The management of a household shouldn’t fall to one person in the family or relationship, regardless of gender or upbringing. It’s true that many people grew up in homes where Mum shouldered that burden, but does that mean we have to continue it? It’s not like gender inequalities aren’t spoken about in the media or anywhere else. There is probably more awareness around these issues than ever. The work associated with running a home and caring for a family is not only grossly undervalued but also still viewed as the domain of women. And that contribution to our society is barely valued at all.
When women stay at home to care for children, they often take on even more of the management and physical work in the home. They may return to paid employment and find that that burden never shifts back to where it was, let alone to somewhere approaching fair or equal. “You Should Have Asked” highlights the problem, but what can we do about it?
So, what do you do? Sometimes, we aren’t fully conscious of our behaviour or the benefits we reap from our culture until we are made aware of it. I think this is no exception and why there is room for a conversation to be had. If you are shouldering the mental load, as well as the physical, for the management of your household, you can say something. There’s nothing wrong with an agreement on the division of labour. You could sit down together and make a list of what you actually take responsibility for. I mean everything, from mopping to paying bills.This may well be eye-opening for your partner. From there you can divide it up. Include kids when they are old enough to take on some chores- they’re part of the family, too and they need to know how to run a home. They don’t have to plan things or pay bills but will it hurt them to do the dishes or fold laundry? No! In fact, they (and their future partners) will thank you for not sending them out into the world with no skills to look after themselves.
I can imagine a lot of rolled eyes and thoughts of “yeah, right, like that will work!” How many of us are thinking their partner and/or kids might even agree and stick to it… for a week or two? How many think they wouldn’t even get that far?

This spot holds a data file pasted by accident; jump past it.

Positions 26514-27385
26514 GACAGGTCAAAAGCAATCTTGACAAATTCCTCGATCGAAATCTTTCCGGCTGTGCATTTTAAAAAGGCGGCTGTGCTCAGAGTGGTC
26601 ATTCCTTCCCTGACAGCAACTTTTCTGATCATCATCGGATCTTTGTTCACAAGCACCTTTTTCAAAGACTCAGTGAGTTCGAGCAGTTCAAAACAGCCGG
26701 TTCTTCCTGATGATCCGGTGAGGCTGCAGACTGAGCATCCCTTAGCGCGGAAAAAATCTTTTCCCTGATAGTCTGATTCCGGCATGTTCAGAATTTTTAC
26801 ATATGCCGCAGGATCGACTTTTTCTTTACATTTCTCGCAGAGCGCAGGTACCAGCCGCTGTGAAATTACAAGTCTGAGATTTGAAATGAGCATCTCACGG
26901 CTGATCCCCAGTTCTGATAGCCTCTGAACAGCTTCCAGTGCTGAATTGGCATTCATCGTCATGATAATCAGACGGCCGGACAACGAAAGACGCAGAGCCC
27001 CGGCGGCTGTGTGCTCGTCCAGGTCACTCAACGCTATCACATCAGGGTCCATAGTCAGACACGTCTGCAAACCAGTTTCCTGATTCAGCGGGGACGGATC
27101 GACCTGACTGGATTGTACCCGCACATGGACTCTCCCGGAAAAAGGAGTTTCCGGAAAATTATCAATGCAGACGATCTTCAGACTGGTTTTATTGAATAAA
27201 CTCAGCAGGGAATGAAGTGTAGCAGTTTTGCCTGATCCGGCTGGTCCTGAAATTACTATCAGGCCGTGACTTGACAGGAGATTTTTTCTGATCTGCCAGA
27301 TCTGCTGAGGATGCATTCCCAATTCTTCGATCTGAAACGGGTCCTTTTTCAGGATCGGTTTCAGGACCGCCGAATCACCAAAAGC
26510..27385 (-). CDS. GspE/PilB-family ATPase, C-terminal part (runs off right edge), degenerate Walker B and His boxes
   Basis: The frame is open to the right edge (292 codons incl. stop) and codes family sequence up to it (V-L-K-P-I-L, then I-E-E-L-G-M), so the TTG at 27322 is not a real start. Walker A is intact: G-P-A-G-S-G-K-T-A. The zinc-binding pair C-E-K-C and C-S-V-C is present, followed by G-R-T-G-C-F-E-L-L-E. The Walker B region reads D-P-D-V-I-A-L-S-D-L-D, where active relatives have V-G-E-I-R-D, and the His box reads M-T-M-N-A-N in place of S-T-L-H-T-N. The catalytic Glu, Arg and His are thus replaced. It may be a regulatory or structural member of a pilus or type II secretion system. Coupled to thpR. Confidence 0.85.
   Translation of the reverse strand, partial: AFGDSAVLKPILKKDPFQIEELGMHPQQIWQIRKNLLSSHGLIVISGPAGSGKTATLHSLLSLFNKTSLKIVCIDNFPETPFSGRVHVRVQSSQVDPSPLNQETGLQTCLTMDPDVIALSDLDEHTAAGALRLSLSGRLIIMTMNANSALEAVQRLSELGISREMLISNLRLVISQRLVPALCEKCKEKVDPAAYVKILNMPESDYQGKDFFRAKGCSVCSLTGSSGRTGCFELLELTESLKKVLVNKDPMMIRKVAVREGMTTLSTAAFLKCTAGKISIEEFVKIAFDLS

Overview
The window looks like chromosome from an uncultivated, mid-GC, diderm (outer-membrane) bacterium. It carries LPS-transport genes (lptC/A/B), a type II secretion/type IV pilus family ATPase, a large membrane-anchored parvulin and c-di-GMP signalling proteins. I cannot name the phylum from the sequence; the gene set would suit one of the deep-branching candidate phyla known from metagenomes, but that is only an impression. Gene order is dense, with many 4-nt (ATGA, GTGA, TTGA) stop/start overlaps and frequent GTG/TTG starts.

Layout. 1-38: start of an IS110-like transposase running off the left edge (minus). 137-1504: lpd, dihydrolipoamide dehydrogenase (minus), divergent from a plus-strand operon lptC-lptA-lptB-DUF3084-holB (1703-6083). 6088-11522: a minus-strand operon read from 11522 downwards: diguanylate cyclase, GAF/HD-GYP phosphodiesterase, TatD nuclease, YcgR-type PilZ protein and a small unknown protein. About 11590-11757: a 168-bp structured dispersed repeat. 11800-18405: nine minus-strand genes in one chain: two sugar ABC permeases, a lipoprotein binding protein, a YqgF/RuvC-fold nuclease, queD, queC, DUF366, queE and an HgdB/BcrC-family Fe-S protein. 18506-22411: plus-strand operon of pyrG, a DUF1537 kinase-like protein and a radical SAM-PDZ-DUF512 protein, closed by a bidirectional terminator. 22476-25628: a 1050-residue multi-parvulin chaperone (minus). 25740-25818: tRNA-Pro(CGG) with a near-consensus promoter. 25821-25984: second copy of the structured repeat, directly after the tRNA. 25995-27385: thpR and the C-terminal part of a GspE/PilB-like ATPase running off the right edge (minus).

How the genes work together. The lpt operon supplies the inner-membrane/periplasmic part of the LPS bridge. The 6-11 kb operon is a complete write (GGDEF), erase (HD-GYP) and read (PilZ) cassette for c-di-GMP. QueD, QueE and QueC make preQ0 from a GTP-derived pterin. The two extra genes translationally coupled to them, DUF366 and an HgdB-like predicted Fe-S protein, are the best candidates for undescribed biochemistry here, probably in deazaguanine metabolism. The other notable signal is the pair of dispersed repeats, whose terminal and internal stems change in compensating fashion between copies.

If you tell your partner that the burden is stressful, that you are managing more than your share and that you need them to co-manage with you, in theory, they should listen. Disregarding what you are telling them you need is kind of awful.
I asked around, to see if I could find someone that didn’t strongly identify with the comic “You Should Have Asked”. I wanted to see how they’d achieved a good balance or whether labour had always been equally divided in their relationships. Most of the responses I got were from women who said they didn’t actually know anyone in that boat. Very few said otherwise, though one friend remarked that dividing it up equally just makes sense. And it does. But as we can see from the world around us, making sense often isn’t enough and can be subjective.
There isn’t going to be a one-size-fits-all solution for each unique set of circumstances. I found this suggestion on Reddit and I like it a lot. It’s close to what we already do in my home. In a nutshell, it’s achievable for us. I know other households where things are less balanced and I think it would need a firm commitment from both parties to put this into practice. If it’s one-sided, you end up back where you started from.
Both parties need to be aware of what needs to be done and able to communicate well. By good communication, I don’t mean going back to the constant asking, but more like the example given in the Reddit post. If you’re really over doing something, let your partner know. Listen when they do the same. It requires both partners to be empathetic and committed to the happiness of the other partner. To be considerate, thoughtful and mindful.
Do you shoulder most of the mental and/or physical load in your family? Or have you got a good balance?